This study described two QICs with five versus seven teams in each, their activities and their longitudinal outcomes. Despite the fact that both studied QICs were initiated by the same nationwide program in order to increase the use of NQR in Sweden, their characteristics differed widely. The SwedeHF-QIC project ran for 1 year with eight learning sessions compared to the BOA-QIC project with 6 months project time and two learning sessions and one-fifth of the costs. Twice as many improvement activities were started by teams from the SwedeHF-QIC compared to the BOA-QIC but improvements in outcomes varied across the teams, across the different outcomes and along the time period of 4 years. Common activities for both QICs ranged from increased availability and structured follow-up, improved guidelines and care processes as well as better information for patients and colleagues and better dialogue between them. Activities focusing on adherence to standard care programs as well as on increased follow-up of patients seemed to lead to more long-lasting outcome improvements. Independent of the QIC intensity, participants appreciated the programs and perceived that they contributed to their own learning.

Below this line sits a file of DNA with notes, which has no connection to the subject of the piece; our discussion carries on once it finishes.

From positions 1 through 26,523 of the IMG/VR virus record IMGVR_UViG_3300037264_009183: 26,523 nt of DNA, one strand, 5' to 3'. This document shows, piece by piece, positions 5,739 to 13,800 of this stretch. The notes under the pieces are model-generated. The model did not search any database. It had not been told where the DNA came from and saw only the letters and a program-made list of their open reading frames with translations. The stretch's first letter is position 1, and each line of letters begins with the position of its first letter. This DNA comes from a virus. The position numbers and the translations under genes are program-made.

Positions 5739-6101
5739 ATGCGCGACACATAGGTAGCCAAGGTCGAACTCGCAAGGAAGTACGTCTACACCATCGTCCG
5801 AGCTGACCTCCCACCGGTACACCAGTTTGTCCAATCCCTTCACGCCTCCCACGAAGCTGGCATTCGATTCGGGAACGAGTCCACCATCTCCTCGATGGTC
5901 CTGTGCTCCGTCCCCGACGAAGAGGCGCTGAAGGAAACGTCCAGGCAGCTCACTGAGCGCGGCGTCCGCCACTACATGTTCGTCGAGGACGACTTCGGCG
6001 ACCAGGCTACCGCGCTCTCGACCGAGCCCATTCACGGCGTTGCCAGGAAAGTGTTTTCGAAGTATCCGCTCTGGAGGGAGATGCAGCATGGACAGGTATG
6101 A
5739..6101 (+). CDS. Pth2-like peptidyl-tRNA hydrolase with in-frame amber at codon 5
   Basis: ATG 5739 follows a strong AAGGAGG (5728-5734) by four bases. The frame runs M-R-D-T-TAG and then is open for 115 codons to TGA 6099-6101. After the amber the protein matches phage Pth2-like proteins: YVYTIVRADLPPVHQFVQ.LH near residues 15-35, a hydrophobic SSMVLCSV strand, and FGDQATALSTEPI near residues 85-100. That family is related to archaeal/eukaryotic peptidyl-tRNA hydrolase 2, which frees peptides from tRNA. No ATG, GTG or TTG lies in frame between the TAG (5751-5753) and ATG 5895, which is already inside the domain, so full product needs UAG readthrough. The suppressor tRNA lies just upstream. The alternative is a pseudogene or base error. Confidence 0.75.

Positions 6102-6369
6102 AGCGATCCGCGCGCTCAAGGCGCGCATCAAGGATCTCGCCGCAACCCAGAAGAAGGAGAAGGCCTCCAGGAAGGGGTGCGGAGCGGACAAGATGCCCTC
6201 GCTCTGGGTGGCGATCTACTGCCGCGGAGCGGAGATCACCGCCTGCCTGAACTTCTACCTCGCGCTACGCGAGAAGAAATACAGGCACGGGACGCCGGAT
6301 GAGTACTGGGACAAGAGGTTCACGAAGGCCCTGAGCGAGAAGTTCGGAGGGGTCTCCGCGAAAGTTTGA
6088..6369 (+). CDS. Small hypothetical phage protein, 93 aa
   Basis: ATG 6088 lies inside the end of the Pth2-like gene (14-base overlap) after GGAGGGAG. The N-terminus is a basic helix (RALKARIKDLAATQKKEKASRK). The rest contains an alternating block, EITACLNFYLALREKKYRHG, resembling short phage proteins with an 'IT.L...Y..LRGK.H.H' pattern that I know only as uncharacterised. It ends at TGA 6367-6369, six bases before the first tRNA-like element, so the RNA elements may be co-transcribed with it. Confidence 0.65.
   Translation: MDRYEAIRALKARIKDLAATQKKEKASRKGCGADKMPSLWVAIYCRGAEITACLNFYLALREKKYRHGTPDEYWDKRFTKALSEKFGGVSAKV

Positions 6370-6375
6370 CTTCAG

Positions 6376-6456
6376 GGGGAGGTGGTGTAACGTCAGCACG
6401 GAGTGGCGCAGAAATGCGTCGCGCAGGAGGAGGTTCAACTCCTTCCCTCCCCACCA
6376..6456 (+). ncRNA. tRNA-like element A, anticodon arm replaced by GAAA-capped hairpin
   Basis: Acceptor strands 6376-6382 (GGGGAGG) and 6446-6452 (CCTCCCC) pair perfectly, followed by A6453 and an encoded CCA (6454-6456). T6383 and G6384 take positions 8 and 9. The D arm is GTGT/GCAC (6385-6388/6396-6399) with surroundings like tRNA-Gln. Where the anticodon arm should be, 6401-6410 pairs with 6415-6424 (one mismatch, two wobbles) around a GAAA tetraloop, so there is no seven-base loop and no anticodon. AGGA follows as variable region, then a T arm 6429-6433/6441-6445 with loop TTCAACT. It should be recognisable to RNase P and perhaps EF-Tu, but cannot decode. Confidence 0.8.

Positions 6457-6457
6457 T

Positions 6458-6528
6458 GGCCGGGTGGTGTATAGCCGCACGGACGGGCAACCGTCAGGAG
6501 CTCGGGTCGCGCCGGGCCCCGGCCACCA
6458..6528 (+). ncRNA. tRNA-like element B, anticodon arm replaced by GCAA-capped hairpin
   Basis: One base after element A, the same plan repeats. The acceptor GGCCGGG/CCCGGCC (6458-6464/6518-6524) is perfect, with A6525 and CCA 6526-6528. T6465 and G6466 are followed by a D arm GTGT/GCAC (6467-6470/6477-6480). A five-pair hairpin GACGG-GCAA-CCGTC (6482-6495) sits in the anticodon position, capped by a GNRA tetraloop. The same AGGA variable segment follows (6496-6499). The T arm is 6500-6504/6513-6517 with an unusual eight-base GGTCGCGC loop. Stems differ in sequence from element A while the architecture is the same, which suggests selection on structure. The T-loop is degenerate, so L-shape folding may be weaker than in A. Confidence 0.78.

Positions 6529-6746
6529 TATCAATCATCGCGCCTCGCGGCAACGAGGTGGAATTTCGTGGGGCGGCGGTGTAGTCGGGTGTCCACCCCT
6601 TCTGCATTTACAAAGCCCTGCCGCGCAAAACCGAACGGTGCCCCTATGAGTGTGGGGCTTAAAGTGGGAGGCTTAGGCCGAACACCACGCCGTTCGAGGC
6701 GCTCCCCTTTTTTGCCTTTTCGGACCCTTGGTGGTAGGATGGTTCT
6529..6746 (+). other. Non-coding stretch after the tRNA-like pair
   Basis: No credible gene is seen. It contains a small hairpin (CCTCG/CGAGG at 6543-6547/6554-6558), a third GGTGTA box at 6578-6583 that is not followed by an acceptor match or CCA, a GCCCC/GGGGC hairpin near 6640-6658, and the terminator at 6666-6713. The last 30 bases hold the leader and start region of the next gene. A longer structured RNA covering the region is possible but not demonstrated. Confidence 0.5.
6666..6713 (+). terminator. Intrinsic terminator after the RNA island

In the literature scan by de Silva et al., authors concluded that is it not possible to acknowledge one QIC approach as more effective than another, because the studies compare outcomes of varying models . Furthermore, the scan also highlighted that the approach, structure and activities varied widely in QICs, which is confirmed by the present study. Although, in comparison to the BOA the SwedeHF-QIC program cost was five times higher, included more experts, the project time was twice as long and there were four times as many learning seminars, no clear differences in the number of improvements of the chosen goal indicators could be identified between the SwedeHF and the BOA. In the systematic review of Wells et al., the authors found that the QICs with the most success were those that addressed straightforward aspects of care and those aspects that had a clear gap in evidence-based practice . While the goal indicators of the BOA-QIC were less straightforward, the goal indicators of the SwedeHF were straightforward with some teams who had a clear gap in best practice, for example ‘patients with RAS and beta blocker treatment’ which improved continuously. But those who already performed well on that indicator at the beginning of QIC could not improve more. However, a study of another QIC ‘the Quality Improvement in Coronary Care (QUICC) Study Group’, which used the Swedish Quality Registry for acute coronary care (RIKS-HIA), showed sustained improvements for one and a half years after the QIC. The authors concluded that identification of the most important areas in need of improvement is crucial, as well as not covering too many measures . One essential element of the RIKS-HIA QIC had been training of the teams in ‘how to generate real-time performance feedback and how to use the registry to improve their care processes’ . The importance of data feedback for QI was already mentioned in 1996 by the pioneering QIC of the Northern New England Cardiovascular Disease Study Group . Moreover, in a recent study of 132 healthcare improvement projects in Norway, Brandrud et al. showed that measurement and statistical expertise increased the success of continual improvements . A measurement system and high-quality data registries were also found by Luckenbaugh et al. to be elements of successful QICs, and they suggested automated data acquisition models, as already used by the AQUA registry or other institutional data warehouses, in order to decrease the resource intensive process of data entry and extraction . Furthermore, findings from a recent systematic review confirmed that regular follow-up supported by tailored audits and feedback was important for successful organisational change . However, Nadeem et al. identified in most of the studies in their review a lack of specific information about how local data were used to inform QI . The results of our study revealed that data were not used regularly during ongoing QICs but only at the beginning, and in case of the SwedeHF-QIC, at the end of the project time as well. The use of NQR data as the source for indicator measurement and feedback was experienced to be difficult because of the limited functionality of the registry systems and restricted timeliness of data (some units still filled in registry forms on paper and later entered the data into the registry). Despite the fact that ongoing measurement and data feedback is a given part of QICs [1, 32, 35], it dropped away in our QICs, maybe reasoned in the fact that registries data feedback functionality was limited.